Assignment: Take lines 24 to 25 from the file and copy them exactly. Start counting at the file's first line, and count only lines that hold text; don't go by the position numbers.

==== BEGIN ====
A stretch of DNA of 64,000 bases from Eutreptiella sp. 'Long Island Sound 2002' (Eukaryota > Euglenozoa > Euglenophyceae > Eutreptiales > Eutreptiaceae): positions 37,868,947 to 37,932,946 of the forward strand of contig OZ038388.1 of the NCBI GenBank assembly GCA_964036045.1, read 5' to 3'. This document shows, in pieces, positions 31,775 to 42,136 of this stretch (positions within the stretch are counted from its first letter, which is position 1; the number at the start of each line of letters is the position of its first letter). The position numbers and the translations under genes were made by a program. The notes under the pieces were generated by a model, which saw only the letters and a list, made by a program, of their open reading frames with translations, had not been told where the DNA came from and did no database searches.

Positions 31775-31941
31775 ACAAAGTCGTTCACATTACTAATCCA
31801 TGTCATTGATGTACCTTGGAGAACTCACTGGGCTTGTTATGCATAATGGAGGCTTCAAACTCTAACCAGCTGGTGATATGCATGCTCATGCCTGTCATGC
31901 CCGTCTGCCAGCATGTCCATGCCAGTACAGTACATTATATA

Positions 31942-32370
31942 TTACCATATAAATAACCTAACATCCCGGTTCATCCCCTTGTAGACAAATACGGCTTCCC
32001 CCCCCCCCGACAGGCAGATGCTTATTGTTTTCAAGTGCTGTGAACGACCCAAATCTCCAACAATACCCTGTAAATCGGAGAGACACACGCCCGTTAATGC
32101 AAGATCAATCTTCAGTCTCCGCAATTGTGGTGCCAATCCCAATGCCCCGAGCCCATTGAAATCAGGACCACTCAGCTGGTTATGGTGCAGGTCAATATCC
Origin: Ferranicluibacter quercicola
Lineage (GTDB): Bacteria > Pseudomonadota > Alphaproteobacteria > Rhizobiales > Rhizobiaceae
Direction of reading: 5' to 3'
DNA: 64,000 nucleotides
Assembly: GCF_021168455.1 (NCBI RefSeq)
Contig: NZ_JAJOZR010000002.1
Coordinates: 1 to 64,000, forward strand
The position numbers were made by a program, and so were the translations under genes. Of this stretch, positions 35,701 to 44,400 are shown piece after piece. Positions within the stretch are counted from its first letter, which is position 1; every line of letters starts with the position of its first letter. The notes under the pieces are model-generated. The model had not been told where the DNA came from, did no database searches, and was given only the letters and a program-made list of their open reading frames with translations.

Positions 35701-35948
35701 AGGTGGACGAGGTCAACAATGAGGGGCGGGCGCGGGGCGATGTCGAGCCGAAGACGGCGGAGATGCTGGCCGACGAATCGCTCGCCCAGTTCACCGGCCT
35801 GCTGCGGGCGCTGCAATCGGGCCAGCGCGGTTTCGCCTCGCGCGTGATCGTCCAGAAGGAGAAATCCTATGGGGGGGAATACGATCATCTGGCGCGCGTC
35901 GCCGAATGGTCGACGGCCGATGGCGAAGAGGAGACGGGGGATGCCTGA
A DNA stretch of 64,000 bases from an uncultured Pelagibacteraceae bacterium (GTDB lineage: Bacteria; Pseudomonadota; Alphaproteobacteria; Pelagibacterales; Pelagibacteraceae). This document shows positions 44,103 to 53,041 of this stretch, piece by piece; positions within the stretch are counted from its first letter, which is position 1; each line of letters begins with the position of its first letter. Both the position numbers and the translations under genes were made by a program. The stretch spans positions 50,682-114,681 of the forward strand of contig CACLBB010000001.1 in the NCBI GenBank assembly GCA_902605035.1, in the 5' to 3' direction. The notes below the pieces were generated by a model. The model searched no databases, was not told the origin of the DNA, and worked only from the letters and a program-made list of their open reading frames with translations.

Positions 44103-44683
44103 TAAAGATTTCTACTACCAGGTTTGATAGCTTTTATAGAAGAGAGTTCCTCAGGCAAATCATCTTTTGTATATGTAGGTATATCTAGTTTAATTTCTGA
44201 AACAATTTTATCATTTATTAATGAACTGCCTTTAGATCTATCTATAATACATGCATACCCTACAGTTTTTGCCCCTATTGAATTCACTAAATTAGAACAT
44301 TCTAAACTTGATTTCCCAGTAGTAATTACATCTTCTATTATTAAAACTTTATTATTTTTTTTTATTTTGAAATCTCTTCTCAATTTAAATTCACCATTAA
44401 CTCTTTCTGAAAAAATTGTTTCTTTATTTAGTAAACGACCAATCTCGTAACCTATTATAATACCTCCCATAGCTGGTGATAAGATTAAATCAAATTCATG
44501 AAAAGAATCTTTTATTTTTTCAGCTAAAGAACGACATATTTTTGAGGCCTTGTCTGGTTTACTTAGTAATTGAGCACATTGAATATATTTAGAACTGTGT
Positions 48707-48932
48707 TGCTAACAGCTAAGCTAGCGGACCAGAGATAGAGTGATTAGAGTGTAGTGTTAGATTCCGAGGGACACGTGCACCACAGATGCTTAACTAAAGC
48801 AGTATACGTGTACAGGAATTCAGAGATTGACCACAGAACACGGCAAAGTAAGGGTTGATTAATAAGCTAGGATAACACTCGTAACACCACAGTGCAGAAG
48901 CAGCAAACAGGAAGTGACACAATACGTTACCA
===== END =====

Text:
44103 TAAAGATTTCTACTACCAGGTTTGATAGCTTTTATAGAAGAGAGTTCCTCAGGCAAATCATCTTTTGTATATGTAGGTATATCTAGTTTAATTTCTGA
44201 AACAATTTTATCATTTATTAATGAACTGCCTTTAGATCTATCTATAATACATGCATACCCTACAGTTTTTGCCCCTATTGAATTCACTAAATTAGAACAT